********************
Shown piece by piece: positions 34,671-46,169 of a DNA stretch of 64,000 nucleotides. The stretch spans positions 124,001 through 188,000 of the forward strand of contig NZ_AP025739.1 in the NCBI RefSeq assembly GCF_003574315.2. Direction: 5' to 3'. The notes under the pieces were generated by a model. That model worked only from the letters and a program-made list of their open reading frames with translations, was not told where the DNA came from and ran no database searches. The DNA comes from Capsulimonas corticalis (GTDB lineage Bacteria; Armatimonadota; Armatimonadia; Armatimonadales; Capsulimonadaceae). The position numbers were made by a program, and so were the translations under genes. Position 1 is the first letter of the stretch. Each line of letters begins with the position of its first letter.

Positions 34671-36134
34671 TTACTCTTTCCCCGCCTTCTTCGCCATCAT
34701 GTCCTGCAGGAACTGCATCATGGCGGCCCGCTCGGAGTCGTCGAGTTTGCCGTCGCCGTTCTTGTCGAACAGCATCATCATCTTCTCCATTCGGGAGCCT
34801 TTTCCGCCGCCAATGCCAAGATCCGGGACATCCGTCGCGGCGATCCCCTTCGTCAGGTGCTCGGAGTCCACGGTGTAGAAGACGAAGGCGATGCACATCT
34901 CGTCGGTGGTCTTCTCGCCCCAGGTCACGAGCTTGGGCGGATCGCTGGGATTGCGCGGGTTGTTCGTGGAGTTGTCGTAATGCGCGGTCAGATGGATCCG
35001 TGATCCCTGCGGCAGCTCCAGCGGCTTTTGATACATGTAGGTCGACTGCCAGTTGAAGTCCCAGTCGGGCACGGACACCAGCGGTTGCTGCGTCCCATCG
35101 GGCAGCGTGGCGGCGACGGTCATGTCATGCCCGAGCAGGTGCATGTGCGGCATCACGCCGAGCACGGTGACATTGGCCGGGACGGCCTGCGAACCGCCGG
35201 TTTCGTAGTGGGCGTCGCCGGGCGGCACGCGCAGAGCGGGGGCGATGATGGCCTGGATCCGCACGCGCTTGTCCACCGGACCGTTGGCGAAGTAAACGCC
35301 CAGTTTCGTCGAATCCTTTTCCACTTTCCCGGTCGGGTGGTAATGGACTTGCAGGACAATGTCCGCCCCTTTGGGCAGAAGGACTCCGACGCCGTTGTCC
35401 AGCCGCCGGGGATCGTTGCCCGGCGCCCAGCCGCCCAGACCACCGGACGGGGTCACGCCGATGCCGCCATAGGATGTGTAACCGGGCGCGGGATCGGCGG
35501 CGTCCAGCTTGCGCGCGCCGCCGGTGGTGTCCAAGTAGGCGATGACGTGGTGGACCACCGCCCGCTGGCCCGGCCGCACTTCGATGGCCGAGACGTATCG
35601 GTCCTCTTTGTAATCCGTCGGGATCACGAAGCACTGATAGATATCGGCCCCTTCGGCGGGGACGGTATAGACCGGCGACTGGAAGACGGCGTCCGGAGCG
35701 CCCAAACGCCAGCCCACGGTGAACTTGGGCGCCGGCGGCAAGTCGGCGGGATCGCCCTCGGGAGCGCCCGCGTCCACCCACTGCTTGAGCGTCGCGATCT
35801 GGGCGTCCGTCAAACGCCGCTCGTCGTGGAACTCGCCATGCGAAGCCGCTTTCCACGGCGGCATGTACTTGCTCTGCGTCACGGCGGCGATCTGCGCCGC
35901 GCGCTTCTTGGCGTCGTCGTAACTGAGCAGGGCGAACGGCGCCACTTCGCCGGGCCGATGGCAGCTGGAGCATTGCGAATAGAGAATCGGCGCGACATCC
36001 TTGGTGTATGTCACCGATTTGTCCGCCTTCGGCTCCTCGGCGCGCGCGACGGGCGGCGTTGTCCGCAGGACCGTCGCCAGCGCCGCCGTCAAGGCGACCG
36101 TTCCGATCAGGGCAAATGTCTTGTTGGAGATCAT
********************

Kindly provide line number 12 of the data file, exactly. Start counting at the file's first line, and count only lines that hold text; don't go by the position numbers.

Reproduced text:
35501 CGTCCAGCTTGCGCGCGCCGCCGGTGGTGTCCAAGTAGGCGATGACGTGGTGGACCACCGCCCGCTGGCCCGGCCGCACTTCGATGGCCGAGACGTATCG